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Sorry I got a little snarky in my last reply, I must've been more tired than I realized. No excuse. CO is alittle lighter than air so it raises even cold but it mixes easily so it's always going to be there. CO2 isn't particularly toxic but it needs to go too. heck, all the combustion products need to go, even the water vapor isn't good for machinery let alone sulfur or nitrous oxide. sounds like you have a great place to work. I have a big fat happy smile when I think of having 1,200 sq/ft of shop space.

 

Without actually taking a look I can't say how efficiently your fans remove fumes/smoke, etc. Stirring it isn't a good thing you want to get it out. If it won't scare folk into calling the fire dept you can do a simple smoke test. light a couple charcoal briquettes or build a small fire and cover it with leaves. for a shop your size, maybe a bucket wouldn't be too much but start with less. Once you have a good smoke source it's easy to see how efficient your fans are at removing it.

 

Sometimes it's easier to just move the forging station to a place where it clears fast.

 

Put your fire extinguishers at or on the way to an exit. too many folk put them right next to or even BEHIND the  potential fire hazard. I can't count how many folk hang extinguishers behind the kitchen range. <sigh> You want it on the escape route for two good reasons. If it's a BAD fire, sometimes you only have seconds to make a break and having an extinguisher close but on the way OUT you may be able to take advantage of that oh so short window of opportunity to kill the fire without trapping yourself. the second reason is folk tend to want to fight a fire too long and if the extinguisher is on the way to the door they're a lot less likely to run towards the fire instead of away.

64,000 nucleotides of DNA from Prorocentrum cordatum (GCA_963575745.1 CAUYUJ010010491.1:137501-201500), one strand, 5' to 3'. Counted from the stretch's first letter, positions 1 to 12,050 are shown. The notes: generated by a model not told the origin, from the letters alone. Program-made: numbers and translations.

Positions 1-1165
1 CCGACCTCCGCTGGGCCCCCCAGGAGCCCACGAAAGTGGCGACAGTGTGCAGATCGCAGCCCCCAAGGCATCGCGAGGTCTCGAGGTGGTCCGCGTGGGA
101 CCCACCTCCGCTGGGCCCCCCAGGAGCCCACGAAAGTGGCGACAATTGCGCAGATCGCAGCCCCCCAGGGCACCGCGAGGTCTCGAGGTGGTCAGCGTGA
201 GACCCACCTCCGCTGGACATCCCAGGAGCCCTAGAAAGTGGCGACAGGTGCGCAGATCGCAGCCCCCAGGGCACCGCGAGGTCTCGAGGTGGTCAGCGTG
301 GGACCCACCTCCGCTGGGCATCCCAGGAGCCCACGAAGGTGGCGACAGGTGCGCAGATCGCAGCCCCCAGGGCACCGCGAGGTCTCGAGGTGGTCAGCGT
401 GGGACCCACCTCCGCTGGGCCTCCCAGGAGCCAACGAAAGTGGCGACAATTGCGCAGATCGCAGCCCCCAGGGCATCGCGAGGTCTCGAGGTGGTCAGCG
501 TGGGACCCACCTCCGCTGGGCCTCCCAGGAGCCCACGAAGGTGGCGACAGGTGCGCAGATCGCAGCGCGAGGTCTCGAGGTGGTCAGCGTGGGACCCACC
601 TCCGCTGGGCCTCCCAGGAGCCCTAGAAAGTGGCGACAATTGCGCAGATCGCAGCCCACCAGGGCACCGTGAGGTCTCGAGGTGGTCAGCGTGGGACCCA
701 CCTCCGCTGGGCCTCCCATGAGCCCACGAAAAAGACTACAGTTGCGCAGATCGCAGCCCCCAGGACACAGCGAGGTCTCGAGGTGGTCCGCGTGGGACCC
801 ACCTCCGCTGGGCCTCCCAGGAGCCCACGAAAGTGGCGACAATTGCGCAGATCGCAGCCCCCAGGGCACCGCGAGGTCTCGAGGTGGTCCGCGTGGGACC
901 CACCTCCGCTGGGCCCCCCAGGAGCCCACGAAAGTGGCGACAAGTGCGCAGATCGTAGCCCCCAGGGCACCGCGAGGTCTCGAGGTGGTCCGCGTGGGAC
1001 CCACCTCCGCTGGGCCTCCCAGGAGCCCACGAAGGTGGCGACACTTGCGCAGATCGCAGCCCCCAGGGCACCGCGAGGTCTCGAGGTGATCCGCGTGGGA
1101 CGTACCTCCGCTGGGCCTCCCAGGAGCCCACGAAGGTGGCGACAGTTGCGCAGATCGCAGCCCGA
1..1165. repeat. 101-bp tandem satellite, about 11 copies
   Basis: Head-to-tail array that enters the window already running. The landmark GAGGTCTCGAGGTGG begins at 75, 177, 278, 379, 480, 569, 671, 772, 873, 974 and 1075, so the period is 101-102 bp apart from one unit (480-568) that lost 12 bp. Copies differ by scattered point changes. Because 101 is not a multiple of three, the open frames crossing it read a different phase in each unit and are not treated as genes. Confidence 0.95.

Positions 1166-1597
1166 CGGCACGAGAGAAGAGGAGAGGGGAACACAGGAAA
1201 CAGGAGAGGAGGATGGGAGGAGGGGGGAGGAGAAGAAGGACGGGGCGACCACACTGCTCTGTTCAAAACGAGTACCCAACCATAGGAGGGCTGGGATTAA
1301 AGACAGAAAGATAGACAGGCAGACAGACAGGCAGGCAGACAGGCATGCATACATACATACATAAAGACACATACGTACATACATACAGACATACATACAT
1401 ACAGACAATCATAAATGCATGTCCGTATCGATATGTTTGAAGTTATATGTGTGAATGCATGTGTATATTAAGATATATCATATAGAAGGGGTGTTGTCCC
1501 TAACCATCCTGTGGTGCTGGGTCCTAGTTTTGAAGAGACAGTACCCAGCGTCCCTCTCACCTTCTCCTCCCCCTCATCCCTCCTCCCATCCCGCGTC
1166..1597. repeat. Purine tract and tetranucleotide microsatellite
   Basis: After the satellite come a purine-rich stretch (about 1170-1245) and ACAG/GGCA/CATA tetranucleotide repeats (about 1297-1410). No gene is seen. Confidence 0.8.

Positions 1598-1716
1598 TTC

Fortunately blacksmithing isn't generally a high fire hazard craft but it has it's moments. Slow smoulders are probably the most common and are nuisances or wait till your're in bed to burn the shop down so  not so dangerous to people. UNLESS your shop and home are attached. Smoke alarms are a must in that case. The instance when blacksmithing or more likely bladesmithing can be... interesting for fire is oil quenching. Bright red steel and flammable oil have a predictable conclusion. No? there's been a pretty darned complete thread lately about oil quenching. Lots of guys chimed in with lots of good methods of controlling the flash and whoosh.

 

I think I covered the salient points about solid fuel versus gas in the other post. Solid fuel fires are much easier to make small for localized heat while gas forges heat everything in them or even close to the door. Peining rivets in a gas forge can be a PITA as everything is hot but it's a little easier to heat treat as everything gets close to the same temp so only a little moving will even it up nicely. It's in plain view too so that's a plus.

 

Solid fuel forges have been used to refine, forge, heat treat, etc. for a couple few thousand years, it's a matter of practice and tuning your methods.

 

Either fire is good, no reason NOT to have both available even if one is your favored forge.

 

Frosty The Lucky.

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Thanks lucky. I think I shall do a gas forge than at least for starts I may go to a coal forge later on. I think I'm set almost I have to clean up my shop and get things organized once more and then I should have any problems at least I don't think.